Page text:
Gonzaga fades as Indiana's '76 legacy stays intact
The ’76 Indiana Hoosiers can breathe a little easier for another year.
Their perfect season, the last in which a team stayed undefeated on its way to an NCAA Tournament Championship, remains one that is hard to match.
Might it be impossible to do so?
Probably not. A team will come along — and maybe it’ll be easier now in an era of open transfers, where a program could build a one-year super team — that will not only challenge again, but will also add the final W.
But that team wasn’t Gonzaga in 2021. It’s almost shocking to say that, considering what the Zags had done during the regular season. Of their 31 wins, only two came via single digits, a 5-point win over West Virginia during the regular season, then the overtime thriller against UCLA in the national semifinals. And after they survived the Bruins on freshman phenom Jalen Suggs’ 35-foot jumper at the buzzer, it seemed almost destiny that Gonzaga would win one more.
The Zags didn’t run into fatigue on Monday night in Indianapolis; they ran into a Baylor team that could very well have been in the same position, as an undefeated team looking for an undefeated title, had a midseason COVID pause not temporality messed with their mojo. We didn’t overvalue Gonzaga as much as we undervalued Baylor. Heck, a bunch of us (but not me) had Purdue beating the Bears in Round 3. (For the record, the rest of my bracket was a total dumpster fire). The matchup never materialized, because the Boilermakers were bounced by North Texas. No matter, Baylor would have skewered the Boilermakers, just like they did so many others this season, using their quickness and athleticism on the perimeter to overwhelm the opponent.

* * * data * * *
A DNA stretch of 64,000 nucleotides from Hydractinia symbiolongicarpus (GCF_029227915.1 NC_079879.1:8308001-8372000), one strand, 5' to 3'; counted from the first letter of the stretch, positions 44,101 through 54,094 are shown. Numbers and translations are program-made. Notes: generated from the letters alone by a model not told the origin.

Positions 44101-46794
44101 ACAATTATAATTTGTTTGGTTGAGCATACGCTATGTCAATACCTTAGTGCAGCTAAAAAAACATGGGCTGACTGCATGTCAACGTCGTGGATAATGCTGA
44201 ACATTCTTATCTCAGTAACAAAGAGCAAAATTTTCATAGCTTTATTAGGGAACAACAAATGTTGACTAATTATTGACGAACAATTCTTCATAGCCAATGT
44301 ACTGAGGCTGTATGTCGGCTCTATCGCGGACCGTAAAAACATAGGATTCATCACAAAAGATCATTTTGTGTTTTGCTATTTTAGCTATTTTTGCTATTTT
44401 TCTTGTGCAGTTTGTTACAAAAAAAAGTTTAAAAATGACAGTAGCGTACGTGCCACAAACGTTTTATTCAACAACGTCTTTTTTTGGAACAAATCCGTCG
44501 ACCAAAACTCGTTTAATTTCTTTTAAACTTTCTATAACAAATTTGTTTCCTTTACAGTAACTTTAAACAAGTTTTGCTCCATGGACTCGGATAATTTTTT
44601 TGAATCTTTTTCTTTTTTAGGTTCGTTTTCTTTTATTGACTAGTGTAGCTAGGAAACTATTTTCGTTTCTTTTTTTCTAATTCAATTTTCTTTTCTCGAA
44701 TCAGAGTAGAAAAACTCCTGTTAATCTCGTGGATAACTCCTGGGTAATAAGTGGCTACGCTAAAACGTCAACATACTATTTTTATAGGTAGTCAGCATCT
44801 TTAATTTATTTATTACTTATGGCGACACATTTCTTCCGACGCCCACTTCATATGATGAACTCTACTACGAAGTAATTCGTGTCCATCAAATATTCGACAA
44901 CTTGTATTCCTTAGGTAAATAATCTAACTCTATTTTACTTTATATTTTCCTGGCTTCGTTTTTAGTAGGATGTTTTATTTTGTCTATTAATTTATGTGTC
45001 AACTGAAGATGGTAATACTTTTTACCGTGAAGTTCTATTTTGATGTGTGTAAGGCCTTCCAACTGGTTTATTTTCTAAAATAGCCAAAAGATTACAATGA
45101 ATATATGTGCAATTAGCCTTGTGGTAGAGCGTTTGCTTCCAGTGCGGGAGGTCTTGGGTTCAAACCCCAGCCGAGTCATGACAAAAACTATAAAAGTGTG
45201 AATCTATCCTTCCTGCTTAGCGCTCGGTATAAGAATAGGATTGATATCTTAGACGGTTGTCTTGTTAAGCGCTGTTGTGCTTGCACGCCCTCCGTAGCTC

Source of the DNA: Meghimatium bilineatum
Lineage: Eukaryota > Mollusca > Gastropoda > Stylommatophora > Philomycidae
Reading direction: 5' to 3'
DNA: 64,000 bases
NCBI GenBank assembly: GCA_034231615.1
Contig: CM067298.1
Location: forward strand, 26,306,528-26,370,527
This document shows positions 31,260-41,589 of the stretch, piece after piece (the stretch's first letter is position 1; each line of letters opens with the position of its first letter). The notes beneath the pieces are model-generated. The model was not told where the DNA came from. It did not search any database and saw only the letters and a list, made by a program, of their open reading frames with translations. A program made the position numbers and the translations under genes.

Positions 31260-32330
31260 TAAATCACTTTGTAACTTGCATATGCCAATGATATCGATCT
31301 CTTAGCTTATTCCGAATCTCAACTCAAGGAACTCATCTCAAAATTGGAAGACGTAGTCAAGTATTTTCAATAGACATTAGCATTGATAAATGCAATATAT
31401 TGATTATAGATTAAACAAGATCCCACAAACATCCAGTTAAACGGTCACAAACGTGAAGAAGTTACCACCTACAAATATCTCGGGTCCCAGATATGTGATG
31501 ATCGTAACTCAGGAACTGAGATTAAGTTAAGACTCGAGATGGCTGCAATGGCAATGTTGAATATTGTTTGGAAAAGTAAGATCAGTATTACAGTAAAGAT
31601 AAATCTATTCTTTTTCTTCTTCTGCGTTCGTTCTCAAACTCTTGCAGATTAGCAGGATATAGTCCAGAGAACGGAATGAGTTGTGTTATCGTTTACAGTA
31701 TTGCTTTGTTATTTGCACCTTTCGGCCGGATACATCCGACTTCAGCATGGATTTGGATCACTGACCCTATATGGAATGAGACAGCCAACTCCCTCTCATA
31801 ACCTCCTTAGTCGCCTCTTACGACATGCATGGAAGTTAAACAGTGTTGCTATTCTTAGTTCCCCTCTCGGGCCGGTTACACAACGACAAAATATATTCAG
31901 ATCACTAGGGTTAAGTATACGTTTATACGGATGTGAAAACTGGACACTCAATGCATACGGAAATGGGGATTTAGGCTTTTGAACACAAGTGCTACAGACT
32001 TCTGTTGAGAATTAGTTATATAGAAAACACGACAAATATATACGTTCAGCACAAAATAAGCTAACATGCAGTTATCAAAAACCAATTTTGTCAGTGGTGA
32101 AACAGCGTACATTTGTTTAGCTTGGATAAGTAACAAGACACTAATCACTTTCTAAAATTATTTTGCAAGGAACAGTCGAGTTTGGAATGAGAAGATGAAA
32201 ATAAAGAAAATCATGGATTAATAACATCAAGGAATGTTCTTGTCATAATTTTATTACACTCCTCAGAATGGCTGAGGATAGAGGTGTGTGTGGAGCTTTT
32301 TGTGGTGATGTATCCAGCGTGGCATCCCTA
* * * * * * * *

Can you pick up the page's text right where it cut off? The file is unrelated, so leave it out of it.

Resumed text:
It’s crazy what they kind of defensive intensity can do to a usually superior offensive team. Gonzaga can pass the ball like few others, as it showed during the fantastic victory over the Bruins on Saturday. The ball barely hit the ground, zipping from one location to the next on the court, finding a wide-open player for high-percent shots.
The Zags didn’t forget to pass two days later. But those passing windows that were open Saturday, and previously this season, were closing in a hurry vs. the quick-handed Bears. Monday’s game felt like a clinic in ball disruption, tipping a pass here or deflecting an entry there. Or being quicker to a rebound. Over and over (and over and over).
Gonzaga joins others who have tried, and failed, before, like Indiana State and UNLV and Kentucky and others to finish the perfect season. Three of the four who made it to the Final Four with an unblemished record still intact lost in Indianapolis. Something about Hoosiers protecting their own, apparently.
Gonzaga will be a footnote, and maybe that’s all. All the credit to Mark Few and what he’s built in the Pacific Northwest, but perhaps there’s a limit to what a mid-major can do. It was the same for Butler and Wichita State, another one of those regular-season undefeateds, and Loyola Chicago and VCU and George Mason. The line between Final Four participant and national champion is a tough one to cross.
So the Hoosiers, the ones led by Quinn Buckner, Scott May and Kent Benson, stand up for another year. How long will it last? Hard to say, but they’ll savor their legacy as long as possible.